PIT2Work Gets New Class of Student Apprentices

Airport’s workforce development program builds on successful debut

By gmastrangelo

Published October 16, 2023

Read Time: 3 mins


Lisa Gilmore is a self-described jack-of-all-trades. She’s a seamstress, esthetician, hair stylist and, now, a student apprentice.

Over the next five weeks, Gilmore will work alongside 14 other students enrolled in PIT2Work, a pre-apprenticeship training program that gives participants access to the skills and certifications they will need to succeed in construction industry jobs.

Much of the program takes place at Pittsburgh International Airport, home to the Terminal Modernization Program, one of the biggest construction sites in the region. Scheduled to open in 2025, the new terminal is just one of the ways the airport is expanding its workforce.

“It’s inspiring because the airport is an important part of the city,” Gilmore said. “It’s growing and the construction trades are helping that growth more and more.”

Throughout the program, students will gain hands-on construction experience and connect to local unions through an on-site career fair. Upon graduation, they will receive personalized letters of recommendation and connections to local unions.

In September, PIT opened a new on-site childcare center for employees, and the airport advocated for rescheduled bus routes, helping to extend job opportunities to Pittsburghers who need public transportation.

“We created PIT2Work because we believe in equal access to opportunity,” said Christina Cassotis, CEO of the Allegheny County Airport Authority, which operates PIT. “We want to make sure that more and more people in this region can access jobs at the airport.”

The newest PIT2Work class is made up of 15 students ranging in ages 18-52. Participants in the class hail from Allegheny, Beaver and Butler counties. (Photo by Evan Dougherty)

The first group of PIT2Work students graduated in July, and 73 percent of them are already employed; many started working as soon as the Monday after graduation. The graduates were even recognized by the Pittsburgh Steelers through an invitation to training camp.

Following in their footsteps is a new group of 15 students, who started the program on Oct. 9. The cohort ranges in age from 18 to 52, and participants hail from Allegheny, Beaver and Butler counties.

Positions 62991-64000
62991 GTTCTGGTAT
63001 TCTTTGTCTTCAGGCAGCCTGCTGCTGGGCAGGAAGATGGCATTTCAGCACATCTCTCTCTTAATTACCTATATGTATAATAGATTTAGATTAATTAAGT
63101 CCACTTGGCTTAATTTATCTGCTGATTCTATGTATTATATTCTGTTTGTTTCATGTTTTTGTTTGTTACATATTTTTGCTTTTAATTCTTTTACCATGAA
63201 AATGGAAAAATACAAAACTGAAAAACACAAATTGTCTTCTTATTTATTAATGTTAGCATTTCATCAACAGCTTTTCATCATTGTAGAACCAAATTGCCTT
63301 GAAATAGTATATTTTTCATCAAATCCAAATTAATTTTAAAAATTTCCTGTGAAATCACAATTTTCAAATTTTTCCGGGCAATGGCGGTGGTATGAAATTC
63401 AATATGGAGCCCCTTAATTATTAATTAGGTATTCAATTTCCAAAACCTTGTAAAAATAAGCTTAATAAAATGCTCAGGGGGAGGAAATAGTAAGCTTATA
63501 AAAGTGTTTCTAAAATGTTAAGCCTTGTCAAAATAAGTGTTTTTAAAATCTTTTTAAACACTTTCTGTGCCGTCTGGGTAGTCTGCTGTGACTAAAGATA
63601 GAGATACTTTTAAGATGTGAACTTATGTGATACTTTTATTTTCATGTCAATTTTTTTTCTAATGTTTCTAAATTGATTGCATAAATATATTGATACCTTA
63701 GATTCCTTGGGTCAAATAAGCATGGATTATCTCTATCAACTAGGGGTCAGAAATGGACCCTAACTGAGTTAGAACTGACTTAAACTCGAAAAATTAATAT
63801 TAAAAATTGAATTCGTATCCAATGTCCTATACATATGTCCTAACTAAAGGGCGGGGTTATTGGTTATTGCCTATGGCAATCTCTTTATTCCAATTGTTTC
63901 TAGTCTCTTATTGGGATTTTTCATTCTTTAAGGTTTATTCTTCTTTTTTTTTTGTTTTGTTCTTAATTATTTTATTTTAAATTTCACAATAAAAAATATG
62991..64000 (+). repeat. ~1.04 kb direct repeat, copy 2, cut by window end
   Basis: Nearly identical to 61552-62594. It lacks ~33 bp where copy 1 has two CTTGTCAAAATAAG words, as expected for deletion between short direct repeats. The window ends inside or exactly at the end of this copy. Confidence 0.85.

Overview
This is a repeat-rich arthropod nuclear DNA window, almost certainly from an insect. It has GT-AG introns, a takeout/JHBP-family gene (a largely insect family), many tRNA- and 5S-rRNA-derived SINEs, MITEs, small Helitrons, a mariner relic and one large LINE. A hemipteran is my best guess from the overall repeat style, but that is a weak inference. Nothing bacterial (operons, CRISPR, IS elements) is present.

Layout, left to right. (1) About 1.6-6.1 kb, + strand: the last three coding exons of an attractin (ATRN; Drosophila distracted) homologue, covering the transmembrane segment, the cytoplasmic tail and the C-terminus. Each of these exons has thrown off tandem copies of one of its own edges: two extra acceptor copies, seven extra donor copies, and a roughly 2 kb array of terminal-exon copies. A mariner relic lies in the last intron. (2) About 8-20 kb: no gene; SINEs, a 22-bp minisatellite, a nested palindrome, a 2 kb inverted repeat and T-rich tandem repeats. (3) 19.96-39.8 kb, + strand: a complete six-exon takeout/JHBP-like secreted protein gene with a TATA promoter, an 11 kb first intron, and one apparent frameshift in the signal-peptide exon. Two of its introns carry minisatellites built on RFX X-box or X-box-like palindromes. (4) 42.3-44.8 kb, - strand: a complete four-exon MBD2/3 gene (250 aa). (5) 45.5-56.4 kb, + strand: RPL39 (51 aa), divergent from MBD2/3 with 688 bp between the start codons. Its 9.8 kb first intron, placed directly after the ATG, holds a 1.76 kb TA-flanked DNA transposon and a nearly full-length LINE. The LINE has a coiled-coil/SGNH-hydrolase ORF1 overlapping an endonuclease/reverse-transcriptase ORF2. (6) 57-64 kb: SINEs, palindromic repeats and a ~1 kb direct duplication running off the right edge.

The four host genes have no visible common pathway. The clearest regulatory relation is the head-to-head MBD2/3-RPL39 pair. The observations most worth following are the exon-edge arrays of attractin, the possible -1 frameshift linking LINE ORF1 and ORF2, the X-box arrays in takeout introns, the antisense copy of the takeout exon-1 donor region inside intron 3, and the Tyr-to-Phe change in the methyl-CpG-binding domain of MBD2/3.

Alicia Booker, ACAA’s Director of Workforce Development, is eager to see the new cohort repeat the success of the first group.

“We want to continue to grow PIT2Work,” Booker said. “This is a model that represents what the airport can do for the community. It represents an opportunity for us to create access, to create that bridge into the airport and our growth right into the heart of the region.”

Cedric Ruffin had never visited the airport prior to starting PIT2Work. The hustle and bustle didn’t scare him off, though; he says he’s excited be in an environment full of people.

“This is all new to me. I’ve never done anything like this before,” he said. “I’m just ready to see what’s to come.”

Although Gilmore is new to PIT2Work, this isn’t her first experience with the Introduction to Construction Trades program, which partners with PIT2Work. In 2016, she was unable to complete the training after a life-threatening health issue.

But Gilmore didn’t give up.

“This is full circle for me,” she said. “I’m glad that I’m back. Back then, there weren’t as many choices or options, but now we’re at the airport. I feel like it’s another chance.”

As for Ruffin, his goal is to gain financial freedom and wake up every day excited to go to work. As a handyman and problem-solver, he feels like a career in the trades is a natural fit.

“I see myself being happy in what I’m doing,” he said. “I feel like the trades have been calling me.”

Booker shares the students’ excitement. Over the next five weeks, she’ll see them grow while they match what they’re trained to do with what they’re passionate about.

“I see an opportunity for the airport to continue to emphasize that it’s not about building the building,” Booker said. “It’s about building the region and building the people, and we can do that with projects like this.”

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